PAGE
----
Thursday, November 5, 2009

death to the orator


is oration dead?

maybe I'll back up a step - oration is, simply a public speech.

so, are public speeches dead?
I've heard it said that "with these new generations coming up with little to no attention span, the use of public speaking over 5 minutes in length will cease."

thoughts, new generations? are you really, as generations as ADD/ADHD as you are treated or pandered to?
or is oration just a dead or dying means of communication?

as much as I enjoy communication through more technological means, I still hold a special place in my heart for someone who is able to grasp the imagination and attention of an audience publicly.

the modulation, the inflection....the pause....the body language, the facial expression, the moment.

teachers, politicians, preachers, activists, among others know the importance of oration, the ability to inspire - but are they just fighting a losing battle?
thoughts?


3 comments:

Terry L said...

As much as I like you to believe that public speaking will never die, one must grasp where our technology is going. Just like this - I'm not picking up the phone to tell you it or see you in person. Everything has to be to the point and as you said under 5 minutes. It's sad, but true, we're not helping matters any and by the future technology coming our way - we're not holding on well. Jane, get me off this crazy thing, called 'Life'!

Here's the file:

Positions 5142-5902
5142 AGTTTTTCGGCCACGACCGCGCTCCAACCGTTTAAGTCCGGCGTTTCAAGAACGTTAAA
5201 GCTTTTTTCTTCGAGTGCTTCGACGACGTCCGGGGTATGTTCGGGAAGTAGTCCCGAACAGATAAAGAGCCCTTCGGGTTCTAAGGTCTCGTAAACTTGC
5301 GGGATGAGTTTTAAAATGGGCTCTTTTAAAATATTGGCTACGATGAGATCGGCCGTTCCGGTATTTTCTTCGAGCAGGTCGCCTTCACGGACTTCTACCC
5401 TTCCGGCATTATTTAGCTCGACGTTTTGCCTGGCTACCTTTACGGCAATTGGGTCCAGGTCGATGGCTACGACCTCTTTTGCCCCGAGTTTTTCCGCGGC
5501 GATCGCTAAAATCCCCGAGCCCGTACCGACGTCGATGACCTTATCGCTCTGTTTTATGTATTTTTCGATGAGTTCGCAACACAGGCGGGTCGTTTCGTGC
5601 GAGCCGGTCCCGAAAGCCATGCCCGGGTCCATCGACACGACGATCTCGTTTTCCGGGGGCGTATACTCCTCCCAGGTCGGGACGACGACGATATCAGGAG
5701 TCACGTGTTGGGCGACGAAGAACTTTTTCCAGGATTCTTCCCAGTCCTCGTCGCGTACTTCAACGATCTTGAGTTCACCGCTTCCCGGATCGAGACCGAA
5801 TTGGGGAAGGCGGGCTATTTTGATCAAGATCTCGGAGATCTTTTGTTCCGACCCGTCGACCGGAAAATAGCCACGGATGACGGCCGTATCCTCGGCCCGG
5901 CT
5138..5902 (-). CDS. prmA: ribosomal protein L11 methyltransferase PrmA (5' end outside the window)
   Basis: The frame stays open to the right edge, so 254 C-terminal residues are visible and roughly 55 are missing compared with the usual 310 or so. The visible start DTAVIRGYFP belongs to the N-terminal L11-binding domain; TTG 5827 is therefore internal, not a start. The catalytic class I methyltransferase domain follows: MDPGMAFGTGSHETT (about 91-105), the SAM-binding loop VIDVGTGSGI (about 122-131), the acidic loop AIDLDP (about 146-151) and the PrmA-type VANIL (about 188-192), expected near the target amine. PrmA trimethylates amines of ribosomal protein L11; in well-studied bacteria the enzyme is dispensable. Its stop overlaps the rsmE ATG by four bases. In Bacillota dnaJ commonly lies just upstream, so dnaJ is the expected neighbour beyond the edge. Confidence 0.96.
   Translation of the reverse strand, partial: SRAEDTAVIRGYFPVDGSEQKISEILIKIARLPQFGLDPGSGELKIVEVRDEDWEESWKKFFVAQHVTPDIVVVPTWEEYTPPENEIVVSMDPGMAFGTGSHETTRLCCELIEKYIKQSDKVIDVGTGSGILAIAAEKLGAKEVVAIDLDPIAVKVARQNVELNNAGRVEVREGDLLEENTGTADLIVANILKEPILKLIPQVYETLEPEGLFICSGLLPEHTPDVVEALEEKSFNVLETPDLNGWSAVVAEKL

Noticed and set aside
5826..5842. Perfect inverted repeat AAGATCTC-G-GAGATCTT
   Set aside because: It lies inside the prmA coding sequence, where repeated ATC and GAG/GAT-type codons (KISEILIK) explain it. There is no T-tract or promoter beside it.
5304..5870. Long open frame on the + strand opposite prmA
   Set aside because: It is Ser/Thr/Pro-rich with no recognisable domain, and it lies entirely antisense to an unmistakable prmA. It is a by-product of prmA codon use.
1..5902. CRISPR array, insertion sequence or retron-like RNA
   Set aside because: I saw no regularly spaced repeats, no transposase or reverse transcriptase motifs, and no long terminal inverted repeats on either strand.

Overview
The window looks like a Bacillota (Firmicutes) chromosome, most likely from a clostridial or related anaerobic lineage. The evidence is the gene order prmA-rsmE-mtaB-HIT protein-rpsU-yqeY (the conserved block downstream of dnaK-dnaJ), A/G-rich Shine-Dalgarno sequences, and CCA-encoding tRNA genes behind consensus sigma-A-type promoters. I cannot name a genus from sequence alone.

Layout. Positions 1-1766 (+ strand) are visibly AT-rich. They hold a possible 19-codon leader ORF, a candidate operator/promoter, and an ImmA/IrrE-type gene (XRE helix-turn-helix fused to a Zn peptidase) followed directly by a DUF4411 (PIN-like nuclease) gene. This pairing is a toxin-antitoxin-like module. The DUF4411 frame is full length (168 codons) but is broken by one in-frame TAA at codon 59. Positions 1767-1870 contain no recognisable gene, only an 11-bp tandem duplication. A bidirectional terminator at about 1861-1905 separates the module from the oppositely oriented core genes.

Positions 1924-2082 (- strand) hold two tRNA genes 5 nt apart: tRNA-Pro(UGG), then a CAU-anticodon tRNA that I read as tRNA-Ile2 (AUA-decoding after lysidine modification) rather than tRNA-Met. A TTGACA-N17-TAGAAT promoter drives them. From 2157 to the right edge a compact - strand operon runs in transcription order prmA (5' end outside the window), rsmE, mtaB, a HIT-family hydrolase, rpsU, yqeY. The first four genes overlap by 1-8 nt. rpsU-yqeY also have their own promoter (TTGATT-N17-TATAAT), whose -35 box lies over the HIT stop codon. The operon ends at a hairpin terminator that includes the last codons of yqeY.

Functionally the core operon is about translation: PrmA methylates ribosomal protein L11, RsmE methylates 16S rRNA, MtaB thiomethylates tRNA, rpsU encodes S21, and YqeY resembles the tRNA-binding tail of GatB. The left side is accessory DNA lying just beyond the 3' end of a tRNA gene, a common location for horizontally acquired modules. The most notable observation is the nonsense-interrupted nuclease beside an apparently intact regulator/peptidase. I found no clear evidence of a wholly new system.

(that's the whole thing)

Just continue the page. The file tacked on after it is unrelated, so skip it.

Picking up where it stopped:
(The older generation)

Tyler said...

I could listen to someone for hours speak. I don't really know how to say this any other way and it doesn't further our generations plight, but it needs to be worth listening to.

I feel like communication in verbal form for our generation is dying because most people that I see speak from our generation aren't speaking from their passion or belief anymore, but from the middleground. Listening to someone talk just to talk doesn't really make me want to listen, but somebody passionate about what they are speaking about can, and will continue to hold the attention span of those they are trying to reach or those that are listening in attendance.

Kathy said...

The lecture part of teaching is a dying art as is the students' ability to sit and listen. Most things are now meant to be taught by activity, experience, etc. and the students' eyes just glaze over when there's a lecture, especially if it's not accompanied by a Powerpoint/Smartboard presentation. I wonder how these kids are going to do in a university lecture or staff meeting.